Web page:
Last week at York Road Elementary School, teacher Elizabeth Harper worked to put the finishing touches on her second-grade classroom.
The Rock Hill instructor decorated it in a jungle theme, with animal print patterns, cutouts of animals and a grass umbrella in the back corner.
A few miles away, at Sunset Park Center for Accelerated Studies, the reading recovery instructor, Sally Hartgrove, organizes her classroom, which is decorated with black and lots of pink.
These two are doing what nearly every teacher does before the first day of school.
The only difference between the two is that Hartgrove has been a teacher for 34 years and this will be Harpers very first school year.
I felt like I was making a difference, Hartgrove said of why she started teaching and why she has stayed with teaching all these years.
This will be Hartgroves sixth year in the Rock Hill school district.
For Harper, the Rock Hill school system is the only one shes ever known. Not only did she attend Rock Hill schools, then complete her student teaching at Ebinport Elementary, but shes also a third-generation Rock Hill teacher. Her grandmother is retired, but her mother still teaches.
Seeing my grandmother and my mom teach, they inspired me, she said.
Harper has spent many hours getting her classroom ready to go.
She described herself as very organized and scheduled, but recognized that as a teacher, shell have to be flexible.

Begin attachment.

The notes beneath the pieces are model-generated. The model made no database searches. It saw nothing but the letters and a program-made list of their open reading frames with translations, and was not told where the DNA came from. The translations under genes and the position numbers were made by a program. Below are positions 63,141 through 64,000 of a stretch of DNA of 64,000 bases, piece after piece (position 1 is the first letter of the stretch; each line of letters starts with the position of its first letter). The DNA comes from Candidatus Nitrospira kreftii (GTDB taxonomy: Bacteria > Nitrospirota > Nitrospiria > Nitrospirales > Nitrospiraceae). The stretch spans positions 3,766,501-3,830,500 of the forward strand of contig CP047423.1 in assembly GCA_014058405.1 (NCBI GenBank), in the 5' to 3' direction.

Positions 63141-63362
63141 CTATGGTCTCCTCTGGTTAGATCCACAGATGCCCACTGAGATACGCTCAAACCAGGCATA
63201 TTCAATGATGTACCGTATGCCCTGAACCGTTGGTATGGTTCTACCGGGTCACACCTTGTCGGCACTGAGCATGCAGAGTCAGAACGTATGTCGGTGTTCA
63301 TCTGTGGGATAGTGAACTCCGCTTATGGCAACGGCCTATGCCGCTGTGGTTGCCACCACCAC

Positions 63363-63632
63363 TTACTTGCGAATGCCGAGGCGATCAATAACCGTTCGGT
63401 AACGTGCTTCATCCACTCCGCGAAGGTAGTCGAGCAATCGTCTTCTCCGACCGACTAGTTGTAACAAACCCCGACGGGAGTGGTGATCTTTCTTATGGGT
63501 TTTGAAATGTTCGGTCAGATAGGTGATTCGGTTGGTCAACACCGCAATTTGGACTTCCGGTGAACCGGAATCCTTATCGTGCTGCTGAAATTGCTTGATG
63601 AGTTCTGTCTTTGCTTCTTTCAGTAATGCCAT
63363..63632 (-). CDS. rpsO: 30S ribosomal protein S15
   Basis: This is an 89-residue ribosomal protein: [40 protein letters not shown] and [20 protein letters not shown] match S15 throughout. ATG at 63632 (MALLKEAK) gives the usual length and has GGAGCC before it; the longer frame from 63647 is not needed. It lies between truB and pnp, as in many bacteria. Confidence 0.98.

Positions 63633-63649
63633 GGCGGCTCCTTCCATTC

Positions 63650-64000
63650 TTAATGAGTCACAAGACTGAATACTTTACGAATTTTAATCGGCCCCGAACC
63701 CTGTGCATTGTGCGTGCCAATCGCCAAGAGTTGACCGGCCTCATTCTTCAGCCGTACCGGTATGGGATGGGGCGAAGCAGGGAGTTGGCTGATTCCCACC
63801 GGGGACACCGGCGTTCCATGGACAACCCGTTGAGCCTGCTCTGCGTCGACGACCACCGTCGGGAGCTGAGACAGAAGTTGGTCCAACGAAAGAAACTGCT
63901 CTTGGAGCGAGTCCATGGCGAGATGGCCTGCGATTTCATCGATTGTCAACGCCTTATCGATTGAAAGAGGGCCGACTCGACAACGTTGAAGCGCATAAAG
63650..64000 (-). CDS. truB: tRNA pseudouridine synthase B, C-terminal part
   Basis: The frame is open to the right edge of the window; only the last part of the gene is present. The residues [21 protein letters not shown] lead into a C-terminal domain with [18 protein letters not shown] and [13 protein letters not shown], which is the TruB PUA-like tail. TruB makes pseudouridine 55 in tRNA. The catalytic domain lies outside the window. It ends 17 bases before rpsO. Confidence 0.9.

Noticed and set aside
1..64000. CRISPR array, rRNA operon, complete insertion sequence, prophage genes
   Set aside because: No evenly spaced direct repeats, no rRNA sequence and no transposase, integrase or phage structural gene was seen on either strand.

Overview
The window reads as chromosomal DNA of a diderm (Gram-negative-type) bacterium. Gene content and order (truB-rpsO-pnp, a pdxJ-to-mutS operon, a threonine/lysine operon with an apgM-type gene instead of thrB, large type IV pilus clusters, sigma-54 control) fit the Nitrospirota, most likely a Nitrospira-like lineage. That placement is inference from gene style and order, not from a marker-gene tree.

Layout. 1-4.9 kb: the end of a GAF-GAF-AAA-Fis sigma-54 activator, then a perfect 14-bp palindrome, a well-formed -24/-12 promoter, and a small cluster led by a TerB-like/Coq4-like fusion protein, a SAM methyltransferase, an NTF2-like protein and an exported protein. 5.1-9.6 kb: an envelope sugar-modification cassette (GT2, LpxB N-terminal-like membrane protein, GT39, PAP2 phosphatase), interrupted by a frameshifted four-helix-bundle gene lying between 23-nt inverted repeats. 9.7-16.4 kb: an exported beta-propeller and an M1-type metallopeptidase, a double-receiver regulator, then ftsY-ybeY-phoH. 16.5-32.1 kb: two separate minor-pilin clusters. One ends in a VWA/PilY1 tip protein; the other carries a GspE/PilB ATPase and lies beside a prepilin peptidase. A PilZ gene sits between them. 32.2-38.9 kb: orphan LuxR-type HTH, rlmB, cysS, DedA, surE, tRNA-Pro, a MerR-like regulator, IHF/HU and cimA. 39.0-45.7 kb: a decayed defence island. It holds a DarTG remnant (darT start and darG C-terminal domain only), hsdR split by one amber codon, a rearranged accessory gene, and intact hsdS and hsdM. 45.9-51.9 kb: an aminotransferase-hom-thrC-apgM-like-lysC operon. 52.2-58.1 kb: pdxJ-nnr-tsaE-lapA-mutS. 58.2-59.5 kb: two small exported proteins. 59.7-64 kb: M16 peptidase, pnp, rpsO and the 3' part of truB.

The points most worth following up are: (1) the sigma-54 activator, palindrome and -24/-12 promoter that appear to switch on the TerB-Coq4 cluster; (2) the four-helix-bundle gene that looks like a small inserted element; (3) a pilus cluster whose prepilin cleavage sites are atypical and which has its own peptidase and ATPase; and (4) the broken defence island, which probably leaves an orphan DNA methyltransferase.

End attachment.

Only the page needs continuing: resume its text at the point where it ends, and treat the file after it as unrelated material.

Youre going to get some days where its not going your way, Harper said.
And while standards and grades are important, Harper said, her main goal is to love and support her students.
No one is allowed to leave my room without one of the three Hs: a handshake, a high-five or a hug, she said. I want them to know that someone believes in them and someone cared. And that doesnt end when they leave my room.
Hartgrove said her education philosophy hasnt changed all that much, even as technology has altered the landscape of schools over the past 30-plus years.
When Hartgrove first started teaching, and even as recently as 10 years ago, there werent computers in the classrooms, let alone touch-screen boards and iPads.
Who would have ever thought we would have been teaching keyboarding to kindergartners? she said.
Students have to have a broad spectrum of knowledge now, she said, because people make so many career changes throughout their lives. This means schools and teachers have to be flexible.
There are still going to be jobs, she said. We just dont know what theyre going to look like.
But while technology is important, Harper said, its still just one piece of the puzzle and doesnt replace anything that teachers can offer.
Hartgrove said its important for experienced teachers such as her to mentor new teachers like Harper, because they have so much to teach one another.
Ive learned as much from the students that Ive taught and the people Ive worked with as I did in college, Hartgrove said.
If you include all of elementary school, secondary school and college, this will be Harpers 18th first day of school, but she said it never gets easier to sleep on the night before. Now, as a teacher, shes experiencing something new.
You never want to let a student down, she said. The fear is, Whats going to be the first bump in the road?
But when asked what advice shed give a new teacher on the eve of her first day of school, Hartgrove said, Get a good nights sleep. Let it be. Youre done. Youre ready.
Rachel Southmayd • 803-329-4072